Mystery Tube

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Objective

SWBAT observe how the tube functions in order to create a physical model that replicates the outcome.

Big Idea

Models help us understand science, often changing as we learn more about a topic. The mystery tube helps students develop an understanding of the nature of science by using indirect observations to help explain how the tube might work.

Prepping the Tube for Class

Setting up the tubes will take some time and resources.  They are fairly easy to construct, if you have a hand saw, a drill and are somewhat handy.  Follow these instructions that I created to help you.

This picture shows you the materials needed and how to build the tube:

Mystery tube instructional picture

Source: Understanding Science Lessons, The University of California Museum of Paleontology, Berkeley, and The Regents of the University of California

Most of these materials can be purchased at your local hardware store or other large box stores.

TIP: Ask the school secretary for the TAX ID form so that you don't have to pay tax on your purchase.  You can buy the 2 1/2" PVC pipe in 10 foot lengths and then cut them to your desired length.  You can then purchase caps that will fit over the ends and either buy PVC cement or tape them closed so that students can't open them and you can maintain them over the years.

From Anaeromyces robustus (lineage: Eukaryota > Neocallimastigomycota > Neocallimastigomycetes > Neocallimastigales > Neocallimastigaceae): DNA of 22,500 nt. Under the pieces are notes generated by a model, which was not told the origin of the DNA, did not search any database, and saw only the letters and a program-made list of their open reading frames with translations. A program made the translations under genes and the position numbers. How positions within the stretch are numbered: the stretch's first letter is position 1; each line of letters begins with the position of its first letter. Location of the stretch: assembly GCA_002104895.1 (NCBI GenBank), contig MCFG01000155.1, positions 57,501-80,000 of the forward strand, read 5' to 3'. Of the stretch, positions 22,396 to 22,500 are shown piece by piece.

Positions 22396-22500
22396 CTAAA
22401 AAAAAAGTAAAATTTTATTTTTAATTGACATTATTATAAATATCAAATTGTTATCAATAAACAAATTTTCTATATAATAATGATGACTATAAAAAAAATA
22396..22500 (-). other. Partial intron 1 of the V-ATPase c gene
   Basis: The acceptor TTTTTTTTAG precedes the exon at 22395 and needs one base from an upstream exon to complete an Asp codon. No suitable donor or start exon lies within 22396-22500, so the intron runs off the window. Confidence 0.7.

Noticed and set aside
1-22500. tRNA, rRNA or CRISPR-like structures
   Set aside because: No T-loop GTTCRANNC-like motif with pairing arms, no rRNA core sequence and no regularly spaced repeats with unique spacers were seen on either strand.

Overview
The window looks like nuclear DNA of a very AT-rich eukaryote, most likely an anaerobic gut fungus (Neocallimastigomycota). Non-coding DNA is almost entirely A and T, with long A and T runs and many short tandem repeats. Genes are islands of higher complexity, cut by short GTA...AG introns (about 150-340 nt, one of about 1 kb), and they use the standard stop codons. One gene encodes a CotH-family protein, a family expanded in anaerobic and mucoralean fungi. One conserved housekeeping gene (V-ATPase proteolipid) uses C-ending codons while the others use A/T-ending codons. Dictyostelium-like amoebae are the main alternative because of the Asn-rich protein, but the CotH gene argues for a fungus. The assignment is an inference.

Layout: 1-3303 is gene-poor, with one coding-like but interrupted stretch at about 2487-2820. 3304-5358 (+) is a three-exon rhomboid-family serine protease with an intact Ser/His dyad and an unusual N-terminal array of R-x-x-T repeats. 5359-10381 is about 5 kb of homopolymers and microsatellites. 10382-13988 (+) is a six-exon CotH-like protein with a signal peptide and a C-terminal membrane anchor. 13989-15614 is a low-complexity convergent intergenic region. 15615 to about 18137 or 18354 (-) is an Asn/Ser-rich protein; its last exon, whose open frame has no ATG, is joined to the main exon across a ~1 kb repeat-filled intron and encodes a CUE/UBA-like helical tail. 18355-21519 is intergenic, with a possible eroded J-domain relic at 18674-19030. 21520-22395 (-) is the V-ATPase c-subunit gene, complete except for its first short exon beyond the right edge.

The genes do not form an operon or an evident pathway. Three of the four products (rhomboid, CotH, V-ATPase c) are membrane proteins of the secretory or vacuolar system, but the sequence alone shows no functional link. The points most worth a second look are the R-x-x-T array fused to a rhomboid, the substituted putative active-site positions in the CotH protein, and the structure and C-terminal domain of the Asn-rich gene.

Instead of the slice of PVC pipe in the middle (as pictured), you can use a large metal washer.

  

Definitely use nylon rope for its durability.  

This video describes how the tube works.

Overview of Lesson

Overview: This lesson is another good way to introduce my students to the nature of scientific thinking. Providing students with a phenomena to explain helps them develop science and engineering practices that will later be used to build content knowledge and establish connections with crosscutting concepts.  Student groups are asked to determine what the interior construction of a mystery tube looks like, in order to explain how it works.  Because I don't tell them how it actually works, this activity sheds light on the important idea that we don't have all the answers in science.  Additionally, the exercise reinforces the importance of being observant, testing hypotheses, and modeling understanding--setting the stage for future investigations throughout the year.  

Lesson concepts:

  • The process of science involves testing ideas about the natural world with data from the natural world.
  • The process of science involves observation, exploration, discovery, testing, communication, and application.
  • Scientists try to come up with many different natural explanations (i.e., multiple hypotheses) for the patterns they observe.
  • Scientists test their ideas using multiple lines of evidence.
  • Test results sometimes cause scientists to revise their hypotheses.
  • Scientists are creative and curious.
  • Scientists work together and share their ideas.